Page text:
Made-for-TV movie Jodi Arias: Dirty Little Secret appeared maybe a little too early but it’s actually a good film.
Made-for-TV movies, especially those ripped from the headlines of high profile real-life drama, are often tawdry and flat takes on complicated situations. Look-a-like actors may add to visual accuracy of the film, but a Lifetime original movie is often just a Lifetime original movie: prepackaged, disposable, just watchable enough.
Though Jodi Arias, now 32, murdered her ex-boyfriend Travis Alexander back in 2008, her May 8 conviction is still extremely fresh.
According to USA Today, the film is the product of vigilance on the part of writers who sourced material from videos, court documents, and forensic evidence. And when the trial became progressively more sudsy, so did the script. And though the trial itself wasn’t originally in the movie’s script, writers were reportedly made to hurriedly add it in the eleventh hour, simply because it was too good to be missed.
“Every time Jodi Arias would open her mouth on the stand,” screenwriter Richard Blaney said, “we would get calls asking if we could work it into the script.”
The movie’s drama – taken straight from the froth that was the Jodi Arias trial – may just be art imitating life. And the writers took great pains to write nuanced representations of the people they’re actors would soon portray.
“The obvious responsibility was to speak for Travis,” screenwriter Gregory Small said.
“But we’re not just casting aside what was going on with Jodi, either. She was a fascinating, smart, articulate woman. She seemingly had the people skills and the ability to have led a wonderful life, but some diagnosable deviance led to this.”
Jodi Arias: Dirty Little Secret is a ripped-from-cable-news saga of a woman found guilty of killing her former lover, motivational speaker Travis Alexander. On June 4, 2008, Jodi Arias sta**ed and sla**ed him nearly 30 times, and shot him in the head in what prosecutors said was jealous rage, and what Arias unpersuasively argued was self-defense, when, according to her, he attacked her.
Jodi Arias: Dirty Little Secret unearths no secrets, dirty or otherwise. Every sordid detail, it seems, has been trumpeted for years by the media, then recycled for months during Jodi Arias’ trial in Phoenix that got blanket coverage on TV and in particular on cable’s HLN, vaulting that network to record ratings.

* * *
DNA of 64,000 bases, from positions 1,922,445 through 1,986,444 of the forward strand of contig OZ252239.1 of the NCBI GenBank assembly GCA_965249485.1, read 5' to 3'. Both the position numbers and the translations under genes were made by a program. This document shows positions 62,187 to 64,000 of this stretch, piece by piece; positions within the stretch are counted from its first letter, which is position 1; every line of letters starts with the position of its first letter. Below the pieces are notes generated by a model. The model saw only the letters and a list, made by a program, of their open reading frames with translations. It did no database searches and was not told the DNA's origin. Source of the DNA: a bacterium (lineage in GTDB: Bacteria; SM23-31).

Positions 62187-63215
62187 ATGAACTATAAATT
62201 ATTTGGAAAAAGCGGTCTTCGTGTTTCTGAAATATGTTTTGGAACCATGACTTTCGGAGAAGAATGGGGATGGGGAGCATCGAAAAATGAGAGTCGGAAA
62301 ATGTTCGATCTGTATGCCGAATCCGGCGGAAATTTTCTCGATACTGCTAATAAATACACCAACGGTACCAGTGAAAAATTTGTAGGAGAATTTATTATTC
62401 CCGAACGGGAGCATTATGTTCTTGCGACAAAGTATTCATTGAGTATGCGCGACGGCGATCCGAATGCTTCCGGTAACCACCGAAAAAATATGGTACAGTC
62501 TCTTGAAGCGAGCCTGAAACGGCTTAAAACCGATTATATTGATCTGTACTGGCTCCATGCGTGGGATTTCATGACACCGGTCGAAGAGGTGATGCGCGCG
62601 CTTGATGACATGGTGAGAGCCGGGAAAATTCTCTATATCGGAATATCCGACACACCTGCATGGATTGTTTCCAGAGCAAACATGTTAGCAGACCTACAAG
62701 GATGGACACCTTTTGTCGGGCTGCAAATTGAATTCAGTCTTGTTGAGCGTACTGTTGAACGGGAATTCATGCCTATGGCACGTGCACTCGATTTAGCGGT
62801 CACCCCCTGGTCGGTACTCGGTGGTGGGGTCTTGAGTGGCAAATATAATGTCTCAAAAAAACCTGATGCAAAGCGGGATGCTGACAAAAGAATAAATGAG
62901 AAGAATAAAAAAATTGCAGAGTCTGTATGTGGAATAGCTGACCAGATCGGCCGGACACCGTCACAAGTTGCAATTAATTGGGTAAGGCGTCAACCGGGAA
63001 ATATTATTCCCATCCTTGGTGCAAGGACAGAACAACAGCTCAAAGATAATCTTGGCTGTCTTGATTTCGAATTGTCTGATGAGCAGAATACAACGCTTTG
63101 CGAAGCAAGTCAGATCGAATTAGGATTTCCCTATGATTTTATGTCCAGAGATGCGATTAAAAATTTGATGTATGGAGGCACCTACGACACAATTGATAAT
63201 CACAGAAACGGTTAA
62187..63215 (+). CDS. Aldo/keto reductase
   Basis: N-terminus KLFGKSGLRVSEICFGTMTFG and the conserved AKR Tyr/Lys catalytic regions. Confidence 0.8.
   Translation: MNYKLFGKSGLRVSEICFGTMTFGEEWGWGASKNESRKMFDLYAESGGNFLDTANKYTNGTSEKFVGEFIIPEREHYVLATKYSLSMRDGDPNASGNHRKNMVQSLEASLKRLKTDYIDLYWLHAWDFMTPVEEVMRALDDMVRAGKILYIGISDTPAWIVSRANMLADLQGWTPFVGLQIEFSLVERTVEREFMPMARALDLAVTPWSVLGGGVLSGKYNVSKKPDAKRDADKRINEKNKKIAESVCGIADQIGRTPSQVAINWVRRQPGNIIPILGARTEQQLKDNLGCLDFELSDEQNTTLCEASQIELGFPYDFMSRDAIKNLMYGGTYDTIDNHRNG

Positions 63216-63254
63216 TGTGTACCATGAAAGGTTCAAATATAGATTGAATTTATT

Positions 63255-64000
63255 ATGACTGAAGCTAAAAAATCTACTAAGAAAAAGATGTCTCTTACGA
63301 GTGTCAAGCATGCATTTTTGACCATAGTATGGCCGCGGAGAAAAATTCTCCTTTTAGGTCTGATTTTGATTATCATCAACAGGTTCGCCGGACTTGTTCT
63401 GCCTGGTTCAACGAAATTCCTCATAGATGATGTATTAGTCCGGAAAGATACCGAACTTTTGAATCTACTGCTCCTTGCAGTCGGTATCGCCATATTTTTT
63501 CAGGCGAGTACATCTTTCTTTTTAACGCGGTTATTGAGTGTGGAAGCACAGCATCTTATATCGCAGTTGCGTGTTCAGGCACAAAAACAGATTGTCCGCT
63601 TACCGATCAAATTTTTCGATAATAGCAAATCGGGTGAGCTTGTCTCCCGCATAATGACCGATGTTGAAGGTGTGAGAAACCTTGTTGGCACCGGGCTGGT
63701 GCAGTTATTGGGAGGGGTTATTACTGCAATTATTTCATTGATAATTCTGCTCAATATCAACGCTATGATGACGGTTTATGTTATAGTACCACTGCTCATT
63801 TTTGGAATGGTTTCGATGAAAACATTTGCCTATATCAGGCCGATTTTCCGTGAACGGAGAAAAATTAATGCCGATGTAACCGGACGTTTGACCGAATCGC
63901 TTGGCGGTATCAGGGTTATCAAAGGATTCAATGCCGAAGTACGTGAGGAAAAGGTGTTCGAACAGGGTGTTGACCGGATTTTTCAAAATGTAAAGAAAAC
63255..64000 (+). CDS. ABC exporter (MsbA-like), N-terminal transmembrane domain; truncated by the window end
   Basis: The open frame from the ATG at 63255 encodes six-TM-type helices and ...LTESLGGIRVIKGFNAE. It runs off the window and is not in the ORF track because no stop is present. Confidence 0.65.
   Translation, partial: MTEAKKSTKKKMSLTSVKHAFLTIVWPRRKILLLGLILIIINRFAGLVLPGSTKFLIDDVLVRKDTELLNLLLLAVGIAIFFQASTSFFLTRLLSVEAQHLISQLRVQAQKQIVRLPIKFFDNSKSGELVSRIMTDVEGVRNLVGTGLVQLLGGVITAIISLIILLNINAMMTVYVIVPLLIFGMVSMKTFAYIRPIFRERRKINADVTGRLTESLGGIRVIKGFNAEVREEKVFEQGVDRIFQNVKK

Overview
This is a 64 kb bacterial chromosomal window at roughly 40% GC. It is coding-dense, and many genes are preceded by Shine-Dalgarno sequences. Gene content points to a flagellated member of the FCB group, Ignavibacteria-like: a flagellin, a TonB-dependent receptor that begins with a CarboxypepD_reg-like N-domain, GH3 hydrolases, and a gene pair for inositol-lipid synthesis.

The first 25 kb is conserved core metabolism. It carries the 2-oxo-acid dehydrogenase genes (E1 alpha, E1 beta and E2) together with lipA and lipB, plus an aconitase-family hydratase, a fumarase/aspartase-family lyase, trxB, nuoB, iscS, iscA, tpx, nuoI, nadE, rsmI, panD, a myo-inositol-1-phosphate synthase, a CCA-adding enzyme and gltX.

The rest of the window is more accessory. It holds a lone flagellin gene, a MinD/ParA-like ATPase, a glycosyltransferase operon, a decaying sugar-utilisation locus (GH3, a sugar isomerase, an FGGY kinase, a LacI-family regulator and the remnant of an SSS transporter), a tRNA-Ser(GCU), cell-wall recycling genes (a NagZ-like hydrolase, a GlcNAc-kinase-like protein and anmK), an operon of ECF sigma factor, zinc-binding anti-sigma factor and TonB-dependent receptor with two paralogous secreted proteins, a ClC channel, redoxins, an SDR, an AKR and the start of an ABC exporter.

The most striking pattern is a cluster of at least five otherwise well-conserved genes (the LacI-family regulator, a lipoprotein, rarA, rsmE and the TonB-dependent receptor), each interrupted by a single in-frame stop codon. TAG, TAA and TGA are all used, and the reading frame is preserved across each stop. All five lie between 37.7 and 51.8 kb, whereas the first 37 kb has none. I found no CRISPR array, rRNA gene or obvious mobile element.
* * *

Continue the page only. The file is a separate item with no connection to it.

Portraying what led up to the crime, it’s tucked handily between the May verdict for the murder trial and the July retrial in the life-or-death-penalty phase.
Jodi Arias: Dirty Little Secret is a pretty good film. It’s a draw-you-in, sudsy melodrama stocked with guilty pleasures: romance, s**, obsession, betrayal and vengeance.
Tania Raymonde (perhaps best remembered as Alex Rousseau on Lost) is swell as Jodi Arias, with a remarkable likeness to this young woman no man could resist, at least not Travis Alexander as he fought a losing battle with his Mormon principles to feast on this forbidden fruit.
Or, to use a metaphor straight from the film, forbidden coffee – which, as Travis Alexander explains to Jodi Arias early on, he shuns as a Mormon because of its addictive properties.
“I’m like coffee,” Jodi Arias teases him.
“Very strong coffee,” Travis Alexander agrees as he submits again.
Jesse Lee Soffer (Jordana Spiro’s jammed-up brother on last season’s short-lived The Mob Doctor) makes a fine Travis Alexander – glib, blandly wholesome and all too relatable in his mission to have it both ways, relationship-wise: treating Jodi Arias as a red-hot plaything while he nurtures a “suitable” wife-worthy prospect.
Trouble arises, of course, as love-struck Jodi Arias bridles at the strictly recreational role she plays in Travis Alexander’s life. Even joining the Mormon church can’t earn her an upgrade from her booty-call status.
Travis Alexander argues that he never promised more. When Jodi Arias was gazing into his eyes, he tells her: “You saw lust. You saw weakness. But you didn’t see love. It was never there.”
So, for a time, Travis Alexander thrives as a satisfied two-timer, while Jodi Arias is increasingly desperate to please.
“I just want to be the girl that he wants,” she tells a chum.
Jodi Arias: Dirty Little Secret is a step up from the reality-TV treatment the case has gotten with its more excessive coverage. The film also serves as a refreshing alternative for telling the tale, dramatized for maximum titillation while, in its tidy, two-hour package, efficiently stripping away the wretched excess.
An oddly respectable bit of fluff, this film would never be mistaken for art, which typically explores something larger than itself. But there’s a lesson to be learned here nonetheless for anyone who looks beyond the tawdriness: If a lover seems too good to be true, he or she probably is.
Jodi Arias: Dirty Little Secret ranks second in original cable movies so far this year, drawing 3.1 million total viewers on its premiere night, June 22.
The Lifetime movie drew fairly killer ratings for the network on Sunday, June 23, pulling in 201 million total viewers – a 55% jump over Lifetime’s average for original movies so far this year, though down from last year’s much hyped Liz & Dick biopic, which starred Lindsay Lohan as screen legend Elizabeth Taylor and drew 3.5 million total viewers with its premiere.